USAID Administrator Samantha Power concluded on Friday her multi-day visit to Lebanon where she announced additional humanitarian and educational aid and discussed with officials the importance of urgent action to respond to the economic crisis, elect a President and form a cabinet.
Power held in Beirut a series of meetings and events, according to a press release by USAID spokesperson Jessica Jennings.
She began by meeting with US Embassy and USAID employees, thanking them for their dedication and work advancing the US relationship with Lebanon, their support for the Lebanese people in a period of crisis, and the recent accomplishment of finalizing the agreement establishing a permanent Israel-Lebanon maritime boundary.
Power also visited the American University of Beirut (AUB) where she met with students from AUB and the Lebanese American University (LAU) who have received financial support from USAID for their undergraduate education.
She celebrated the individual achievements of the students and discussed with them the impact they can achieve as a new generation of public and private sector leaders in Lebanon.
The Administrator then announced that Washington will provide an additional $50 million for new scholarships and financial aid to AUB, LAU, and Notre Dame University-Louaize.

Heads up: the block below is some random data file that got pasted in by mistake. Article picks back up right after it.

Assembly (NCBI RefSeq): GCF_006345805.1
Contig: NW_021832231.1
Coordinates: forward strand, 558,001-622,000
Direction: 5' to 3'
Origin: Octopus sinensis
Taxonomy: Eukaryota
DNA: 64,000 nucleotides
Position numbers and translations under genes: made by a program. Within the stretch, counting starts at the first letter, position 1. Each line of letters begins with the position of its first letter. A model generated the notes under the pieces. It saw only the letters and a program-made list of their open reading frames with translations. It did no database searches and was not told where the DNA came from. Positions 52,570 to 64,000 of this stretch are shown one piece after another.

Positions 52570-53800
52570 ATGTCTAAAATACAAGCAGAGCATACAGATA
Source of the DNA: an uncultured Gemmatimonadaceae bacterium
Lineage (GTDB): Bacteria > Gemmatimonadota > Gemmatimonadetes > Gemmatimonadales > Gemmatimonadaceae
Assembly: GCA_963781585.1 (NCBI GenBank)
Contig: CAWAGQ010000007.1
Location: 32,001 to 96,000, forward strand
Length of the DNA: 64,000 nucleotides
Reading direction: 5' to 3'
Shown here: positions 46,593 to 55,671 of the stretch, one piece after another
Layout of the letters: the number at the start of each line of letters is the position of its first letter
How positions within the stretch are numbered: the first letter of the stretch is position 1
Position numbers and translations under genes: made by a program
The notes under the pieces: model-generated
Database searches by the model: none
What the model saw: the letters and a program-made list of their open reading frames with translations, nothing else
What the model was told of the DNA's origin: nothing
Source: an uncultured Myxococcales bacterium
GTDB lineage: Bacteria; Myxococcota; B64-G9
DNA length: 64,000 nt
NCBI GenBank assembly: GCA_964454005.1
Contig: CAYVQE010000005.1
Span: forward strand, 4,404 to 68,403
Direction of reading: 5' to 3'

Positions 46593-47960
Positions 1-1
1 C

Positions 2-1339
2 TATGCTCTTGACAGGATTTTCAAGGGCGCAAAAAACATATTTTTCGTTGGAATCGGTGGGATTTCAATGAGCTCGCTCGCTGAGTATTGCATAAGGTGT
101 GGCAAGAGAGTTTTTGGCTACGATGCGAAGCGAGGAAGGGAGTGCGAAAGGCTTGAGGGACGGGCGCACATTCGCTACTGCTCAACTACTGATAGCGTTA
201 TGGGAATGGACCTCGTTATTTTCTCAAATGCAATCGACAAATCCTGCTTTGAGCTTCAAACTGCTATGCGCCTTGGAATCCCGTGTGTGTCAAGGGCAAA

US State Department spokesperson Ned Price had earlier explained that of the $50 million, $15 million will support 140 full undergraduate scholarships to AUB and LAU for financially disadvantaged yet academically meritorious students.
The remainder of the funds will provide partial need-based financial aid for about 3,500 students over the next three years to help students who can no longer afford tuition amidst Lebanon’s economic crisis.
In the Lebanese capital, Power met with Speaker Nabih Berri and Prime Minister Najib Mikati to discuss US-Lebanon relations, and the importance of urgent action to respond to the economic crisis, elect a President and form a Cabinet, and make advances on economic reforms.
In her discussions, she congratulated Lebanon on concluding the historic maritime agreement and urged officials to capitalize on this moment of progress to pursue steps that will restore domestic and international confidence in Lebanon’s economy.
Power then visited the Port of Beirut, where she saw the visible devastation that still remains from the explosion two years ago.
At the Port, she observed ships unloading critically-needed grain from Ukraine.
The Administrator saw that compounding shocks, including the destruction of grain silos in the port blast and Putin’s war against Ukraine, have caused the price of bread to skyrocket to about nine times higher than it was in the fall of 2019, and grain shipments from Ukraine play an important role in helping address the food insecurity being experienced by many Lebanese families.